Monday, 22 March 2021 11:46

NZ apple volumes fall

Written by  Staff Reporters
New Zealand Apples and Pears Inc chief executive Allan Pollard. New Zealand Apples and Pears Inc chief executive Allan Pollard.

The labour shortage on orchards is biting into apple exports.

New Zealand Apples and Pears Inc (NZPA) says the industry now expects the export share of the gross national crop to be around 347,718 metric tonnes of 19.3 million cartons.

This is 14% below the 2020 gross national crop, representing a $95 - $100 million year on year reduction of export earnings.

In January, the industry was forecasting a gross national crop of 558,672 metric tonnes, 5% down on the 2020 harvest.

The export share of the gross crop was forecast to be 374,751 metric tonnes (20.8 million cartons), 7% down on 2020, reflecting a shortage of available labour and significant hail events in the Nelson and Central Otago regions.

But NZPA chief executive Alan Pollard says as peak harvest nears it has become increasingly clear that the sector will not achieve those initial forecasts.

“Labour availability on orchards and in our post-harvest operations is well short of numbers needed by the industry despite doing all we can to attract New Zealanders into work. In addition, the fruit size is coming in smaller on average than we forecast.”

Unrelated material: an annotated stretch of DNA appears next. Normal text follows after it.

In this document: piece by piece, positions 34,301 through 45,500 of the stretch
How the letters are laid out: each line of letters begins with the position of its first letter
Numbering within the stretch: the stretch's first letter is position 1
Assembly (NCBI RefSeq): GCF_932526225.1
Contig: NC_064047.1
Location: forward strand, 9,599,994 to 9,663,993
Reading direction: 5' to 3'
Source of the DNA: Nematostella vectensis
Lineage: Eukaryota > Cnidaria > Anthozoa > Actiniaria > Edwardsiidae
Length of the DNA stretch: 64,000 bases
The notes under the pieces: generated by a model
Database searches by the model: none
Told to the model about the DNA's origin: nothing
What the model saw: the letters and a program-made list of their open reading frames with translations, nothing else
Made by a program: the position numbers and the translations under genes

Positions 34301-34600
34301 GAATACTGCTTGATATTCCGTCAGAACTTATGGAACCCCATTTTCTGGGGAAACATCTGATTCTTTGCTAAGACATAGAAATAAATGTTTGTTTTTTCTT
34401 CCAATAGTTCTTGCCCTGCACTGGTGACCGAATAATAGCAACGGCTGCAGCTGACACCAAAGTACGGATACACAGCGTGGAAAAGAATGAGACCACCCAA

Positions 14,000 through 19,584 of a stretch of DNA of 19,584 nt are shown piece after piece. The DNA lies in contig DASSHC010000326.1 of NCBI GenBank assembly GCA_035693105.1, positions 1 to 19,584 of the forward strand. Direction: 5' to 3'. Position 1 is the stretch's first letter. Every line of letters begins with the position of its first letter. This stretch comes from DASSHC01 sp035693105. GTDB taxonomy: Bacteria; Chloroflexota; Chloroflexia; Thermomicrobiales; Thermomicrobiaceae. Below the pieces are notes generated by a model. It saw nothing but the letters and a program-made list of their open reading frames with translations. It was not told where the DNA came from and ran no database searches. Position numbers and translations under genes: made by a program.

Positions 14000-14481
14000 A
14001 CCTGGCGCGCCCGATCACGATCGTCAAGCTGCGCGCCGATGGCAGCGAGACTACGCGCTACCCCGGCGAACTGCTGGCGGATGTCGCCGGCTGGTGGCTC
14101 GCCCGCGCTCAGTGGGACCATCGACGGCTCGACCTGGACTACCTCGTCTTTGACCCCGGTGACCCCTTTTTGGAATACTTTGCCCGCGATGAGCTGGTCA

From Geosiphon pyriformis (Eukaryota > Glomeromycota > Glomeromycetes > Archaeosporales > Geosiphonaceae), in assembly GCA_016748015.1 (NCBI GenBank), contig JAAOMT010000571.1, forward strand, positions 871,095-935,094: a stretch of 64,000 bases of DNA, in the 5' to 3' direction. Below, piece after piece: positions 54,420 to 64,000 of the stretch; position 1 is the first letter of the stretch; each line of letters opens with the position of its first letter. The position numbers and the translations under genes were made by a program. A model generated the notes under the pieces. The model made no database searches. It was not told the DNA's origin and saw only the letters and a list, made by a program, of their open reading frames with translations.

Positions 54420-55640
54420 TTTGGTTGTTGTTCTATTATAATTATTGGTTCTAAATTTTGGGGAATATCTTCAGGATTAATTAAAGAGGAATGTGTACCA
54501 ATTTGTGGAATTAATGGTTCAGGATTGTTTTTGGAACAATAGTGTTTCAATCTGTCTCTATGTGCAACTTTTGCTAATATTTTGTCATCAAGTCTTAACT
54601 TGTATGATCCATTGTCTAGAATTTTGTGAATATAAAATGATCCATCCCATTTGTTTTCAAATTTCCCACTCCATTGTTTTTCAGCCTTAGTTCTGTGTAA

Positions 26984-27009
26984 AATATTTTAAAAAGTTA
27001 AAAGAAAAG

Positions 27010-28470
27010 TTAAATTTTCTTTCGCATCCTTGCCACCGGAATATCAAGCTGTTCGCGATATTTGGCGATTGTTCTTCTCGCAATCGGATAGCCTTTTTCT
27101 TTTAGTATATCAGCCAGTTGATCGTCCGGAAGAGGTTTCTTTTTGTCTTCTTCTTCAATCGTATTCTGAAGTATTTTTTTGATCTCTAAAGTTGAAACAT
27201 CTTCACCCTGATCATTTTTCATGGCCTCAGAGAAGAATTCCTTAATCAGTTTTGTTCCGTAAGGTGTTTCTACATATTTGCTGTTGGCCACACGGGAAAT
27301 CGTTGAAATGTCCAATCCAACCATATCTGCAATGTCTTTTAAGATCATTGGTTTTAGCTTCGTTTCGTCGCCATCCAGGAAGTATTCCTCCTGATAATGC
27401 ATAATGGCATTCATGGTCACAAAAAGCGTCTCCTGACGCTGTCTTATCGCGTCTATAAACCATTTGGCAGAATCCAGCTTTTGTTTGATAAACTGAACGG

Of the varieties exported, Braeburn is the most significantly impacted with a revised estimate of 1,468,000 cartons some 44% below 2020 levels.

Royal Gala, which remains the variety with the largest share of exports, is now forecast to be 15% or 1,088,000 cartons down on 2020, with Cripps Pink at 15% down and Fuji 19% down.

On the other hand, Dazzle, Envy, Honeycrisp and Rockit continue to show strong growth as new plantings come into production.

“While the size profile is smaller than we expected, putting premium sizes into short supply, quality remains very good, and the fruit is well coloured,” says Pollard.

“New Zealand has a global reputation for reliability, consistency and quality, and 2021 will be no exception. Demand is strong in our key markets, but we remain concerned about continuing disruption to international shipping schedules and port congestion.”

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